Credit cards in Asian countries: The difference with the Western world
A credit card is a card issued by financial institutions usually banks which allows the cardholders to buy goods and services on credit. The cardholder promises to pay the amount borrowed and interest. However a credit card is an open-ended loan with no tenure. The borrower may choose to pay it back the next day or after few years. Each month he has to pay a minimum amount of principal and interest accrued on last month’s outstanding.
Though credit cards are very popular in the West they have little penetration in south and east Asia. For example it is estimated that 68% of baby boomers in USA have credit cards. But only 1.8% Indians own a credit card (22 million out of 1,210 million Indians). Credit card Payments trends in Asia Pacific stands at 30% as of 2016.
It is quite easy, though, to get a credit card if one has a job or a fixed deposit invested in a bank.
- Almost every bank has an online application form which seeks name, age and phone number and a sales executive calls back within a day and accepts an oral request for application.
- Along with written application (at bank branch or home) a proof of residence, proof of income, ID proof has to be provided.
- The application is then scrutinised and details such as address and income are verified.
- Thereafter a card is issued within few working days if the application is sanctioned.
Since a credit card is an unsecured loan (unless it is credit card on back of a fixed deposit) a substantial number of applications get rejected.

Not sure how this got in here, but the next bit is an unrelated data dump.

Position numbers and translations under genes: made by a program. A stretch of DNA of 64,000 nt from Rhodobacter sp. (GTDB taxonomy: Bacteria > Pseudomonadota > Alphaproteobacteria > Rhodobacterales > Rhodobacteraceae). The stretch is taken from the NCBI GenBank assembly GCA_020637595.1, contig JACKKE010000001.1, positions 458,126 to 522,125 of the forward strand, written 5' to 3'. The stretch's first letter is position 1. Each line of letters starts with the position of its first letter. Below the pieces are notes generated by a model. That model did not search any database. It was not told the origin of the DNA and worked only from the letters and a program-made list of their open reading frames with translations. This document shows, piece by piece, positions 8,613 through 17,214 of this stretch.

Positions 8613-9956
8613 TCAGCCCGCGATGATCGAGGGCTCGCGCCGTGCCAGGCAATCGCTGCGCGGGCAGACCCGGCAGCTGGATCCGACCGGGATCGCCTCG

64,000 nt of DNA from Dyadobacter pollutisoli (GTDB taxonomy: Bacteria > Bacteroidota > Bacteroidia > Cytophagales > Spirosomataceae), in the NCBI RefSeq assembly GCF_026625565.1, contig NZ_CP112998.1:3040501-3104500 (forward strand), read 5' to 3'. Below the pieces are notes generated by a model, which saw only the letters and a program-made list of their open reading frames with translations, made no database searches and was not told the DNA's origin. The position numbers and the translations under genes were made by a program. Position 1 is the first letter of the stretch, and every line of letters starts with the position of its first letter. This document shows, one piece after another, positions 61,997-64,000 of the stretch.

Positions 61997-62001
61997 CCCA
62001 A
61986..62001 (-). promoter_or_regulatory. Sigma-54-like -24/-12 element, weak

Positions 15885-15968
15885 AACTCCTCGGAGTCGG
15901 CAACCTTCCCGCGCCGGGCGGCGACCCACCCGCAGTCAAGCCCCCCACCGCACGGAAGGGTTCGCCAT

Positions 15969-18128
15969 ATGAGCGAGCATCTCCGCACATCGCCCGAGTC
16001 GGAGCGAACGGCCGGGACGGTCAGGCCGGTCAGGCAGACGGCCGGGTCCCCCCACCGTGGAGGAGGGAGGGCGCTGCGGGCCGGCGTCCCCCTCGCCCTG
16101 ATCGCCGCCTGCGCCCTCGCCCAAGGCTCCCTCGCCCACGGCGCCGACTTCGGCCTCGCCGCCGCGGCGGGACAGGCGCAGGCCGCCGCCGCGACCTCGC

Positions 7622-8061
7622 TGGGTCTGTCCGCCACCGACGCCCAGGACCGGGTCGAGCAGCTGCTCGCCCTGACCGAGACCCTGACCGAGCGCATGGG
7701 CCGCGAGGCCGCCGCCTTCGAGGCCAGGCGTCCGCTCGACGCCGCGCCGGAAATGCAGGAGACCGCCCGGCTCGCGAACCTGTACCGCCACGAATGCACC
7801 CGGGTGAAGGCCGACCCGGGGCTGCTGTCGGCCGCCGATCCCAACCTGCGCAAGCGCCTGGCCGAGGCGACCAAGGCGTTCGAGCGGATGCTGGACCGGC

- Stable job or profession – credit card companies (usually an arm of a bank) need proof of steady income. Those who have jobs in organised sector are able to get cards quite easily. However if one is a professional who is without any stable and predictable income (e.g. a photographer or hair stylist) bank may reject the application.
- Permanent address – a person living on rent for very few years is unlikely to get a credit card. Credit card companies prefer that customers live in owned property (or property owned by parents) or long term lease.
- Previous non-payment of loan – if an applicant has defaulted on a loan in the past they are quite unlikely to ever get a credit card.
- Blacklisted profession – members of certain professions may find it difficult to obtain a credit card. For example lawyers in India have trouble obtaining a card without a fixed deposit held against it. That is because credit card companies are afraid of litigation and non-payment on pretext of alternate interpretation of the fine print.
There are things to know before obtaining a credit card:
- Details of annual charges – different cards have different annual charges. Since many banks have cards with very similar sounding names but different annual charges be sure to verify the exact charges on the card that you are applying for.
- Details of interest – credit cards charge an extremely high rate of interest. It is charged on monthly balance but converted to yearly it is huge amount. 3% monthly interest becomes 42.6% yearly interest.
- Details of interest free period – all cards allow an interest free period after purchase. That may vary from few weeks to three months and is at discretion of the bank. Be sure to know the exact interest free period you are being offered.
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